WEST CHESTER, Pa. — At age 48, Patty Mapa can't remember ever voting for a Democrat for president.

Then Republicans nominated Donald Trump.

The substitute kindergarten teacher, who was shopping for fresh produce with her husband and daughter at the West Chester Growers Market in this Philadelphia suburb on a recent day, worries the billionaire businessman is "negative, just very divisive, and erratic." She's less than thrilled about casting her ballot for Democrat Hillary Clinton — "There's that dark little cloud" when it comes to trustworthiness, she says — but on this Mapa is certain: "I am voting against Trump."

The biggest swing in the American electorate this year is happening among white, college-educated voters like Mapa. They are a big and growing group — an estimated 23% of the electorate four years ago and expected to be a bit more this year — and they have voted Republican in every presidential election since at least 1952. Four years ago, Mitt Romney won their support by a solid 14 percentage points, according to surveys of voters as they left polling places. But in the latest Pew Research Center poll, taken last month, Clinton led among whites who have a college degree by 14 points.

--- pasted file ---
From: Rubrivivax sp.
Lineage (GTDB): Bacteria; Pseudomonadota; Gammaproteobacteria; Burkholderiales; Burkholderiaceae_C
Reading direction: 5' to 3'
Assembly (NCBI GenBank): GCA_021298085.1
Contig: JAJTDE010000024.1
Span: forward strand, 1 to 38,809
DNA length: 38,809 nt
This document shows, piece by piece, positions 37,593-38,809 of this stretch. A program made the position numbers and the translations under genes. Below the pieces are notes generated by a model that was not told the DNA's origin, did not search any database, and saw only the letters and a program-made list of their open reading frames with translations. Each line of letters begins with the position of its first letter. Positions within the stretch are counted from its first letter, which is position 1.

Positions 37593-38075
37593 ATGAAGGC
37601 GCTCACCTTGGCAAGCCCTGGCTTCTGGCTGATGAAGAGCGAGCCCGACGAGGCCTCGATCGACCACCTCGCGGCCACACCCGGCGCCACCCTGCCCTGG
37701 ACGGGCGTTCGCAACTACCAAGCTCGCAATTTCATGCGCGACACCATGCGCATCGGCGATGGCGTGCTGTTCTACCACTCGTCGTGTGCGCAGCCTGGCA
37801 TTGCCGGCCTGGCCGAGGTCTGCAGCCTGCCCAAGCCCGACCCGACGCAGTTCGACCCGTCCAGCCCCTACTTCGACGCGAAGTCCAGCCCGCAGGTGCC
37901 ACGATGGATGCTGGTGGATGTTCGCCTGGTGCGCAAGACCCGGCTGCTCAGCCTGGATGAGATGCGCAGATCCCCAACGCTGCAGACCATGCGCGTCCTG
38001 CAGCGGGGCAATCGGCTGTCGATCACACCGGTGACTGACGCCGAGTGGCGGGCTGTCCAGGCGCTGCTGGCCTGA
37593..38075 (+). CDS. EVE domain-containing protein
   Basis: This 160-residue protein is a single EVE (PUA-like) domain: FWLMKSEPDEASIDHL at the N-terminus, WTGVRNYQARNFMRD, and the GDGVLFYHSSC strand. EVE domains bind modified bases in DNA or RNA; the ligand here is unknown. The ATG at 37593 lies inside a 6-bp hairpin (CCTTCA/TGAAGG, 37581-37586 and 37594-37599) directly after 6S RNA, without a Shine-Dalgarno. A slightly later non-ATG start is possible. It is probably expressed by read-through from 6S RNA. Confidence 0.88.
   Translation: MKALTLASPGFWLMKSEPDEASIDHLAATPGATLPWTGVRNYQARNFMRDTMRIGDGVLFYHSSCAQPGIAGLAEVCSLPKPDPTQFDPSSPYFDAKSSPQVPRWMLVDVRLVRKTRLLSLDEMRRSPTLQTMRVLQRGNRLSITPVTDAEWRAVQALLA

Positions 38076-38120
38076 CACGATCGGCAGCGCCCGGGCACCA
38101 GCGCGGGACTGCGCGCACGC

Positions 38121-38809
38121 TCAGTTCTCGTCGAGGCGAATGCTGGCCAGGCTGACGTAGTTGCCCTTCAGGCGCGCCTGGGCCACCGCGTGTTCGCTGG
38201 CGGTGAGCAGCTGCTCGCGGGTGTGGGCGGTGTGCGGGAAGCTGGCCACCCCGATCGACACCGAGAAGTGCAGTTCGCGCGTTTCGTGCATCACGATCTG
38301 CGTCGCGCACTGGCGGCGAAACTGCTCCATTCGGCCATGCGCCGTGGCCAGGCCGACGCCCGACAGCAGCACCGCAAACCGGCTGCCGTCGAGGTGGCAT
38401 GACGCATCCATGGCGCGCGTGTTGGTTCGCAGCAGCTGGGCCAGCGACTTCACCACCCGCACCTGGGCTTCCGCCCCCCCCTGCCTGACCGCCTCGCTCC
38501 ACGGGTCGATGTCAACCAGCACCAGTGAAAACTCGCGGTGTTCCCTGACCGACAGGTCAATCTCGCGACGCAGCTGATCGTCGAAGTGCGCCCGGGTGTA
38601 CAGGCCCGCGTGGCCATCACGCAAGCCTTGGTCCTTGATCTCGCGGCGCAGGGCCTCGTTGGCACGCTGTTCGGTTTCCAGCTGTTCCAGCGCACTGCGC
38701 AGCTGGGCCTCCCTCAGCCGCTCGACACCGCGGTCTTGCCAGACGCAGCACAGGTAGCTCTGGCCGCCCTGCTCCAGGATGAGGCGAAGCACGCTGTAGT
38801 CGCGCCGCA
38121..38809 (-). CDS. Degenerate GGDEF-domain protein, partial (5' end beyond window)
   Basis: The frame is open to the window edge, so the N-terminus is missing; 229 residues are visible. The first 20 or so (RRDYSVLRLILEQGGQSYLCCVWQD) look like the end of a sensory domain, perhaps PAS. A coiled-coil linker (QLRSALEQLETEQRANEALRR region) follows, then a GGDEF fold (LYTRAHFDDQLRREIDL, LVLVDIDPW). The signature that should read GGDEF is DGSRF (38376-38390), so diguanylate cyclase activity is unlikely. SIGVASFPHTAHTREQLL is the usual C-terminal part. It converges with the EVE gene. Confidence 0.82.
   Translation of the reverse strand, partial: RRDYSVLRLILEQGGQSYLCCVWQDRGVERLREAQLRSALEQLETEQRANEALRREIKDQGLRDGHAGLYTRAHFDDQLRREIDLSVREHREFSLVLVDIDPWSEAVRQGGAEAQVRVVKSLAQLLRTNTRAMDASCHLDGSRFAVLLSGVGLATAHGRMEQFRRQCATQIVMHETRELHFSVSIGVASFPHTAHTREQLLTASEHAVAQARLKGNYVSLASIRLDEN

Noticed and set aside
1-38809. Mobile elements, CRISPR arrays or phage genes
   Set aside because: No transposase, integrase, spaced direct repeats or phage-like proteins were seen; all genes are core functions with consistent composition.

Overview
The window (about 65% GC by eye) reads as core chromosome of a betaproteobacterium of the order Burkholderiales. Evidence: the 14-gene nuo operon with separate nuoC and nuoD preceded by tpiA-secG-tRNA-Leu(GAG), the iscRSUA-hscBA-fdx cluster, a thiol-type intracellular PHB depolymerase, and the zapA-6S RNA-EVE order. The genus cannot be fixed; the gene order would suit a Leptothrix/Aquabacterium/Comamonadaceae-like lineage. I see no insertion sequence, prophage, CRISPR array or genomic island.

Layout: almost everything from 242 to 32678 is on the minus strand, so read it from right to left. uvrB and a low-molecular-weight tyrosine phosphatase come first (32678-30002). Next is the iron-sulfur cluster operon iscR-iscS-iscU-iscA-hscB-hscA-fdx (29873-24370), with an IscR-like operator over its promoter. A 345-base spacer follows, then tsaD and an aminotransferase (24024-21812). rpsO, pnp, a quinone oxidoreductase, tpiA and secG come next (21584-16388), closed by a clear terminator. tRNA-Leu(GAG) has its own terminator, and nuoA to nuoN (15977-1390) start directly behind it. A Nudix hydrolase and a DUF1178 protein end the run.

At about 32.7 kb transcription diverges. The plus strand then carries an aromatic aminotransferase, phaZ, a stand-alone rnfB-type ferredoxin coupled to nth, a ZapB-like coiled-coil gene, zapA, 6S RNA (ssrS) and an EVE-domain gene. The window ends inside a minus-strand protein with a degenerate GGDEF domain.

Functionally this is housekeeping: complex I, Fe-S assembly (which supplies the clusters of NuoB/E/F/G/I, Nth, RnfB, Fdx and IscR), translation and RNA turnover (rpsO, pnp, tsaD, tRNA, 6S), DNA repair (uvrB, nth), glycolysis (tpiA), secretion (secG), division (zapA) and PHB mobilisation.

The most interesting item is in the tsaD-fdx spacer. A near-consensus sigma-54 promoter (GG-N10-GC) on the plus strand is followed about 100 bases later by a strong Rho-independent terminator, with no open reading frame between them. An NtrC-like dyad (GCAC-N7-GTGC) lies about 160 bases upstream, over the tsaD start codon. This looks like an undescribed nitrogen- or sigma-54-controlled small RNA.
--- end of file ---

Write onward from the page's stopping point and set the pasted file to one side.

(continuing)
That may be the most dramatic partisan shift by a major demographic group from one presidential election to the next in modern American history.